The final requirement is to verify the domains of the dead links for expired domains. This is not as simple as I first thought it would be. How can I verify a domain? Well, I can do a DNS lookup to pull information about the domain. But is that sufficient to declare a domain as expired? Will I get banned for doing too many lookups? I approached the problem by first starting with a simple program to check all the domains one by one, with a second in between. This is, to limit the rate to avoid being banned. For each DNS lookup, either it succeeds or fails. After manually reviewing the domains that passed, I further split it into multiple groups. If a DNS lookup fails, it’s quite likely to be expired (or it may just fail because not every domain may be found through a DNS lookup). Even if it passes, it may still be an expired domain. I have to first check the name. If the name field (i.e is null, then it’s  more likely to be expired. If the DNS lookup has a valid name field, then you now open the link to check it out. If it has a status code of 200, the link is most likely not dead. It may be dead if a domain registrar is reserving the domain and keeping it in use. This would most likely come with a message from the domain registrar about purchasing the domain. If it doesn’t, I log it for further manual analysis. Generally, status codes of 400s are also fine; it just means the site detected our request to be a little bit off or coming from a bot. Or, it could be a domain registrar holding onto the domain and not having the specific resource requested. If opening the link fails, then I’ll note it down. It most probably means it’s not expired, but it’s not in use with a domain registrar reserving the domain. Another useful thing to log would be the status of the domain. It can sometimes have useful info such as “pending for deletion.” All in all, there are a few layers to this process.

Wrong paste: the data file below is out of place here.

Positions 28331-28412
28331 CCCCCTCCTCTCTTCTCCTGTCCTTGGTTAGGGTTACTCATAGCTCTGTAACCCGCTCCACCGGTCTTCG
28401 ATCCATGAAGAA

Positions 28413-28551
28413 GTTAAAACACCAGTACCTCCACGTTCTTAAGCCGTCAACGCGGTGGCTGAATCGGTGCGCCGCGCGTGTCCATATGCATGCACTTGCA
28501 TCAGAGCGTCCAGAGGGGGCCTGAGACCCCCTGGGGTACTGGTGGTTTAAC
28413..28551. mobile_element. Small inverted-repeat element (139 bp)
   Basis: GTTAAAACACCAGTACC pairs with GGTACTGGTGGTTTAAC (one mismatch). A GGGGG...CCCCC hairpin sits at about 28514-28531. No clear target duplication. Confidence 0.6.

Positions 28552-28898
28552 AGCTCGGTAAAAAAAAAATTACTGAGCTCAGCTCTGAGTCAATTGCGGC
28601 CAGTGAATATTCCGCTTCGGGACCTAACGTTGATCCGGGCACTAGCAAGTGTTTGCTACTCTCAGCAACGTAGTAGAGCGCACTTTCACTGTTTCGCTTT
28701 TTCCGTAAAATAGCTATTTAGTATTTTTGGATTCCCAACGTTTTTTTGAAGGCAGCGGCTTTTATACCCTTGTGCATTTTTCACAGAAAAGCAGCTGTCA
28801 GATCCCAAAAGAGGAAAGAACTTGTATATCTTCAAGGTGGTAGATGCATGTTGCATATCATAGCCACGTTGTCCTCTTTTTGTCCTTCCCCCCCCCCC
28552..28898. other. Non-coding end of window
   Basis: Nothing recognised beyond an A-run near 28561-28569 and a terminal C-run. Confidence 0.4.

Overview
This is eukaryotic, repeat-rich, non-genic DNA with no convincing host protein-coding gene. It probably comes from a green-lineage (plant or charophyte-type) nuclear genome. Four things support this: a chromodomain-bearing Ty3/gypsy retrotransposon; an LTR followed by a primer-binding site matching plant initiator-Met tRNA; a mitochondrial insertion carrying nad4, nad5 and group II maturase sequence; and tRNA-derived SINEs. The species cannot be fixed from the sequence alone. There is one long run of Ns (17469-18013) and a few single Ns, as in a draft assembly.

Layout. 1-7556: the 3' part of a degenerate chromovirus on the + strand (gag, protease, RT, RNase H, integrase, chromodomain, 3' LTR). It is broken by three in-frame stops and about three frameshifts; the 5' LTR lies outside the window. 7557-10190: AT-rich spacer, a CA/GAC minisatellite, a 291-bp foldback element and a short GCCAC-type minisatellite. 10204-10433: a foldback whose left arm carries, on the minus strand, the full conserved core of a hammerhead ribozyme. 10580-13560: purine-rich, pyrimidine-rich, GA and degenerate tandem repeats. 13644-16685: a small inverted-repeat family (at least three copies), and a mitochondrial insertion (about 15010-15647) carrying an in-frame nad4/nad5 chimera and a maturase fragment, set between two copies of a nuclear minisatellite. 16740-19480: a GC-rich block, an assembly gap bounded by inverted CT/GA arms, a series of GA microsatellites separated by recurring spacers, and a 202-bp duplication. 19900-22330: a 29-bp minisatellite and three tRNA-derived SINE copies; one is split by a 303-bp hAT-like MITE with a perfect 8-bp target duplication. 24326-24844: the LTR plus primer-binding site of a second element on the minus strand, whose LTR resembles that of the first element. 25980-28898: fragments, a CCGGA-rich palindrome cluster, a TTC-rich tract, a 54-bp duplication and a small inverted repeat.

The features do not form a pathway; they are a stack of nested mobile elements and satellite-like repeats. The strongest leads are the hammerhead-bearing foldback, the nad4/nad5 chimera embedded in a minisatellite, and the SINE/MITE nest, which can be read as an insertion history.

Here’s a small snippet of the output:

Last and probably least, comes tying up loose ends. I added a readme, a dependencies list, a configuration file for easy management, and a script to put everything together. That about wraps it up. There definitely is still a ton that could be added and improved upon and I’m excited to hear others’ feedback on the project. One area for improvement could be adding in a proxy to make evasion better. Another way to improve evasion is improving the user-agent switching to also switch other headers. The user-agent is what the browser claims to be. The other headers contain additional information. For example, it may have information such as the domain which redirected you to that specific site. Furthermore, you can have the crawler return additional information. Maybe you want to obtain the registrar of the domain? You can easily do that by grabbing the information from the DNS lookup.

There are many avenues to build upon the program as it is. Overall, I enjoyed the process immensely. It was a fun pass time to fill up time over the holidays. I gained a more in-depth understanding about URLs, domains, and aspects of crawling. It was a great stretch opportunity and I definitely recommend it for anyone looking to experience what cybersecurity is like.